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Read Dharma Mittra’s response:
One of the main purposes of practicing asana is to strengthen and purify the body. Of course, diet plays in integral part in this. The serious student must follow a healthy vegetarian diet, for health and more importantly for the sake of developing compassion to all living beings—including our selves. The sacred text, the Bhagavad Gita, clearly states, “Yoga is not for him who eats too much nor for him who eats too little. It is not for him, O Arjuna, who sleeps too much nor for him who sleeps too little. For him who is temperate in his food and recreation, temperate in exertion at work, temperate in sleep and waking, yoga puts an end to all sorrows.” This is a very important teaching for practitioners of all levels. Constant practice is the key to success in yoga, not going to great extremes. The yogi who goes to extremes in his practice will make slower progress than the yogi who is more moderate and consistent.
For this specific situation, your course of action depends on the student’s level of receptivity. If she is really listening and open-minded, it may be enough to speak in general terms to the class she attends. You can say, “If any of you have any difficulties or problems, please feel free to speak with me about them. I am happy to share whatever I may know in order to help the advancement of your practice. I am here to help you to the best of my ability.”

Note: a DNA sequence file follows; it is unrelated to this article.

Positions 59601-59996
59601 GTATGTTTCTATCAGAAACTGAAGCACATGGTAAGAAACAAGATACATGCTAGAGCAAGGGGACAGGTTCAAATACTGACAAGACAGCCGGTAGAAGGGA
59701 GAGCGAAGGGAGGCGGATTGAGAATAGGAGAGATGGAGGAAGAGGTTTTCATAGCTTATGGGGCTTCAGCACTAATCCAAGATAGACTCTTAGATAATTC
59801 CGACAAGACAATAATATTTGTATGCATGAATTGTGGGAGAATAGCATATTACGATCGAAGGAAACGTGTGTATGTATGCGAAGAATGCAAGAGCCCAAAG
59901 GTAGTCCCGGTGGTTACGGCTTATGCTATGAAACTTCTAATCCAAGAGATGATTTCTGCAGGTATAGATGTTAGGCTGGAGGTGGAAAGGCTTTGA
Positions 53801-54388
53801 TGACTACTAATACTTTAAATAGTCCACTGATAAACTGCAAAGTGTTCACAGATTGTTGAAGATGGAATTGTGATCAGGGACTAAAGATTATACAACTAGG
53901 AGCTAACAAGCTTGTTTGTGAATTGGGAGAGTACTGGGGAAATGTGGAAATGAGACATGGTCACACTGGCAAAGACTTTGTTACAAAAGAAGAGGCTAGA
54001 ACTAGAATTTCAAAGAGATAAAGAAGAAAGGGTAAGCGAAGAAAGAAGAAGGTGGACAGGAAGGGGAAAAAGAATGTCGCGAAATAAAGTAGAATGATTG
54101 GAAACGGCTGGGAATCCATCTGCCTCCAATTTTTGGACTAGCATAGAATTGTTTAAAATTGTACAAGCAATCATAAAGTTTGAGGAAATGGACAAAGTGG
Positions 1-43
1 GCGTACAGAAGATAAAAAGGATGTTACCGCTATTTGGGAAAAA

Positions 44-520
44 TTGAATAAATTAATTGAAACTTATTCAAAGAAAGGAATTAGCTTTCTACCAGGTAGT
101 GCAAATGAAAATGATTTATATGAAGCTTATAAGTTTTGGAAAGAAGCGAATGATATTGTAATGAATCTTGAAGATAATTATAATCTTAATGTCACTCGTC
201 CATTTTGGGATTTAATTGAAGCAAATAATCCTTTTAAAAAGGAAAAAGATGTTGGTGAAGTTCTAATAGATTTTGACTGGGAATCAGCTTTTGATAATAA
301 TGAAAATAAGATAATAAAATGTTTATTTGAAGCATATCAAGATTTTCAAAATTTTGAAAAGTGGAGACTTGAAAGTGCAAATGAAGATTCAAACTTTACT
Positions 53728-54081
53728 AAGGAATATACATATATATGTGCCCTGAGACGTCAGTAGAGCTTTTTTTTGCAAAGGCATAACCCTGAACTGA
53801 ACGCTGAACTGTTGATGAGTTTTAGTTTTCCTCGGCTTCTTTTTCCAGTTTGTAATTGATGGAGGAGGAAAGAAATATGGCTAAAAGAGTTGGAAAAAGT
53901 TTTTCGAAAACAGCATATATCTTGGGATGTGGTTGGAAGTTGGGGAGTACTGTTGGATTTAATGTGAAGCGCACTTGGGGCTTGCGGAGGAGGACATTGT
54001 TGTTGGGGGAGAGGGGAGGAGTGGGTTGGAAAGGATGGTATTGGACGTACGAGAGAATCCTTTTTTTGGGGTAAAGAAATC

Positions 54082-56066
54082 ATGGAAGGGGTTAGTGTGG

If she comes to speak with you, then I would recommend that you have her find the proper suggested weight for her specific height and body frame. Recommend that she establish a healthy vegetarian diet that includes include lots of ripe avocados, brown rice, whole grain breads, nuts, baked potatoes, fresh green juices, oatmeal, fresh salads, and protein shakes. Also, recommend to her a daily Headstand and Shoulderstand practice as well as alternate nasal breathing exercises, which will help increase her appetite.
If your student is less receptive, keep in mind that every person is operating at a different level of consciousness. It may not matter what you say to her; if she is not ready to hear you, there is nothing you can do about it. As with any of the yogic teachings, you can only offer the students what you know, as clearly as you possibly can. What each individual does with that information is up to him or her. As you gain more experience teaching, you must cultivate a deep faith that all your students will find what they need at exactly the perfect time.
It is also important to remember that you, as the teacher, are responsible for keeping all the students safe in your class. If you have a student who is about to seriously hurt himself doing a posture, you are the one who must tell him to break the pose before he breaks his arm! In each situation you must use great discrimination to act responsibly and compassionately. Let yourself be guided by your own divine truth, and from this place you will never go wrong.